FCWPP Logo.gif (2389 bytes)

Friends Committee on
Washington State
Public Policy

A Quaker Organization

Home ] Up ] Legislative ALERTS! ] WA Issues ] Links ] Join Us! ]

Lobbying Update

Friends Committee on Washington Public Policy
Week ending February 4, 2005

TRRC (Transition & Reentry Reform Consultation)

Just back from todayís TRRC meeting. There are many promising things happening there. Iíve volunteered to write a letter to the Gregoireís new appointee for Sec. of Department of Corrections, Harold Clarke from Nebraska ís system. We are seeking a meeting and dialog with him as soon as possible.  His appointment holds some promise as he has been active with the Vera Institute of Justice, a progressive think tank on crime and justice issues. http://vera.org 

Roger Lauen, our criminologist Friend, is working with several members to prepare a paper making the case for alternatives to new prison capacity outlining how the money can be better spent to reduce capacity and bring down crime and recidivism.

TRRC has also decided to examine and discuss the prison labor issue. I will be following the joint resolution amending the Constitution for prison industries and the Regala bill, SB 5361,on this more closely now and speaking with legislators and staff about our concerns.

Of course the main TRRC effort from Dan and my position is the two bills on legal financial obligations. Since Jan 10, we have circulated both bills in both houses and garnered sponsors for each, from both parties: 24 sponsors for the interest reduction bill in the House, 14 in the Senate; and 17 on the discharge bill in the House and 12 in the Senate.  Hearings were held in the House this week on both bills, and a hearing last week on the discharge bill in the Senate.  Reception of both bills seems very good and I have little doubt these will be reported from Committee. There is a hearing next Wed. on the interest reduction bill in the Senate Judiciary Committee. This should go well as the chair, Adam Kline favors the bill and we got considerable GOP sponsors, including a GOP prime, Sen. Esser.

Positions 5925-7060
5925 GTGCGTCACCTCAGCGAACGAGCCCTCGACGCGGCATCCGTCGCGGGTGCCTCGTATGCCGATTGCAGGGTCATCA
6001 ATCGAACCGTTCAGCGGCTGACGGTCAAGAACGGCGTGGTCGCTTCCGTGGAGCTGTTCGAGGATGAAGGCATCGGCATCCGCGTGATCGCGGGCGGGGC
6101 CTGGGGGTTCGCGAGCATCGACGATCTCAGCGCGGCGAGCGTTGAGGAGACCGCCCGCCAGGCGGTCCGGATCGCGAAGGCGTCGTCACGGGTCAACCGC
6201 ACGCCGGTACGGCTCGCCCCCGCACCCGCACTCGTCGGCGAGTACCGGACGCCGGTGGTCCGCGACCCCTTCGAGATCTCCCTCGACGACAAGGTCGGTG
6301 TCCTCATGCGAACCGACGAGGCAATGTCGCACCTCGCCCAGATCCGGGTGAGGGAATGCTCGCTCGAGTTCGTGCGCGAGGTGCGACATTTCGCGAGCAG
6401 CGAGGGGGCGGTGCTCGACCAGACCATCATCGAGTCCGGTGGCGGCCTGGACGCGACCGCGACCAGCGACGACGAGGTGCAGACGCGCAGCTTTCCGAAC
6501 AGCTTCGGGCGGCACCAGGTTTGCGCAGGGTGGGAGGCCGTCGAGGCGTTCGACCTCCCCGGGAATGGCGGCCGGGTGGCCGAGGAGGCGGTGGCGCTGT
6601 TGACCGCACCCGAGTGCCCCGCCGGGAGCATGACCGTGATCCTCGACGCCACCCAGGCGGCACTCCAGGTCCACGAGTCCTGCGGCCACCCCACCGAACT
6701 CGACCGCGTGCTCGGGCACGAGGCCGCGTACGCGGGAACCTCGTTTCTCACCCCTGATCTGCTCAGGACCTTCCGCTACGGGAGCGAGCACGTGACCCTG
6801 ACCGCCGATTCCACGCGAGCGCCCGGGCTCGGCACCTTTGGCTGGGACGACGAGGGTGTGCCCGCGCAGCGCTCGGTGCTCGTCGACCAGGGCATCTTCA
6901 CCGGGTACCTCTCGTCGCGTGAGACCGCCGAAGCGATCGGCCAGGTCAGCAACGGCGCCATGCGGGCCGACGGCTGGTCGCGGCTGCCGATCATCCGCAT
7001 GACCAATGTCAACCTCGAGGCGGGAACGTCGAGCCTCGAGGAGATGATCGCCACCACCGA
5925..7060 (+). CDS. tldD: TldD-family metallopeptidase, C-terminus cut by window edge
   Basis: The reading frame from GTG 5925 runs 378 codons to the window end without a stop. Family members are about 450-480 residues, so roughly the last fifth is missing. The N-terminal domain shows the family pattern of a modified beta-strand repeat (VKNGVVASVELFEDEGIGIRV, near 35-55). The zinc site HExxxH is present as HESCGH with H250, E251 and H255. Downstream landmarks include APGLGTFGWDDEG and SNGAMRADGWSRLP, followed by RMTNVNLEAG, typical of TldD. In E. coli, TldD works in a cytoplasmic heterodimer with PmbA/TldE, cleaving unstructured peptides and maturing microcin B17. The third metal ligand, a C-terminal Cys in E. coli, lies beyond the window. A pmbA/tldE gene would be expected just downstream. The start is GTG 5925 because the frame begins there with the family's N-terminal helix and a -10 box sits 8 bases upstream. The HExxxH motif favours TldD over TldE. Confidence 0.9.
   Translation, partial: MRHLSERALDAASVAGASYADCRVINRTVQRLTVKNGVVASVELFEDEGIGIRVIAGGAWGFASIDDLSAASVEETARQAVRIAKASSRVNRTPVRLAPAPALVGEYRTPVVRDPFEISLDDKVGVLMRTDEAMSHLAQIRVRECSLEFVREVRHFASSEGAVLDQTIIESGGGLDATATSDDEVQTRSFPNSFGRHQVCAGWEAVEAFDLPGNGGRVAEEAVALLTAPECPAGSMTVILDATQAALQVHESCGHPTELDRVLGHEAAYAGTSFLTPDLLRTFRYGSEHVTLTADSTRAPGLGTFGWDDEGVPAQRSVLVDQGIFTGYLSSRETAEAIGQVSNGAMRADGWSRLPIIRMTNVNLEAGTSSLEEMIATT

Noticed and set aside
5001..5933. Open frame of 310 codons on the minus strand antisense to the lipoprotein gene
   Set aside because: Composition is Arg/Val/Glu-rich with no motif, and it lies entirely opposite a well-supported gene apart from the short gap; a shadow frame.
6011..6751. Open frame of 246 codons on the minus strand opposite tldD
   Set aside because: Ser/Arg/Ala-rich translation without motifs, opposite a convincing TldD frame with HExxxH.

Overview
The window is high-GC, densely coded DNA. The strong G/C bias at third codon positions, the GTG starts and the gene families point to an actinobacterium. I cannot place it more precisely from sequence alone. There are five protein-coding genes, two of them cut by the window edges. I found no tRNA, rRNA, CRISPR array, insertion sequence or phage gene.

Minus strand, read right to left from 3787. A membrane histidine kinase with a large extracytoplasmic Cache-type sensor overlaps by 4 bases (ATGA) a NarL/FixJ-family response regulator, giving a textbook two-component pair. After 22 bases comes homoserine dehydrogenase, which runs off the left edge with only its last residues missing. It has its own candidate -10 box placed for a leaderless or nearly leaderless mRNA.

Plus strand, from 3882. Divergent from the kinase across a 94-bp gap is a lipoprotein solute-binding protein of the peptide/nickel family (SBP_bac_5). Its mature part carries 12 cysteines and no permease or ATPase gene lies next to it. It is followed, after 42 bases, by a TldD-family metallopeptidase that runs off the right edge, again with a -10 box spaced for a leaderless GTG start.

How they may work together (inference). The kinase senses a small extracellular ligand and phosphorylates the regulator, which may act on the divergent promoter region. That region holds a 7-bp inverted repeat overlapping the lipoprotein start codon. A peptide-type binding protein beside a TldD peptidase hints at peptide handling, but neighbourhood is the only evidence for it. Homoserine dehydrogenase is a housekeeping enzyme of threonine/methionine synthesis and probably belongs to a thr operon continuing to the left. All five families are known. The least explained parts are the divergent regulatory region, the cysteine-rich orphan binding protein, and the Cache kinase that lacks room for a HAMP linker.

Reports are the crux is going to be getting anything concerning ďfelonsĒ to the House floor because of political election concerns of  Speaker Chopp. 

We have spoken with sheriffs, prosecutors, clerks, victims groups and others on the bill. The Assoc. of County Officials is giving us some trouble because of workload and budget concerns. But so far committee members have not been sympathetic to their concerns. Dan and I are meeting with representatives from the organization next week to discuss ameliorating their major concerns 

I also met with the Corrections staffer for the Ways and Means Committee this week along with Roger Lauen, for a briefing on recent projections for prison capacity needs, and to lobby her that we believe there are more cost effective alternatives.

I have also been trying to forge a relationship with Lonnie Johns-Brown, lobbyist for sexual assault victims.  I am trying to overcome some of the hostility from that camp, and I think I have made some progress. She would like to see us come out to help support them in areas where we can. I feel this is important.

Tax Issues

News on this front:  Yesterday the Supreme Court ended Washington ís inheritance/estate tax. This adds another $431 million to the $1.6 or $1.8 billion dollar deficit the legislature is currently wrestling with.  Oddly this increasing financial pressure helps on issues like prison construction, reentry, etc.   It may hurt grand new efforts formulating for health care, mental health, addiction, education, etc.  I suspect though this is likely the end of Gregoireís book 1, no tax increase budget.

Discussion before yesterday at the Tax Fairness Coalition meetings had been if there would be a book 2 budget aimed at meeting real needs. I suspect now this is a given.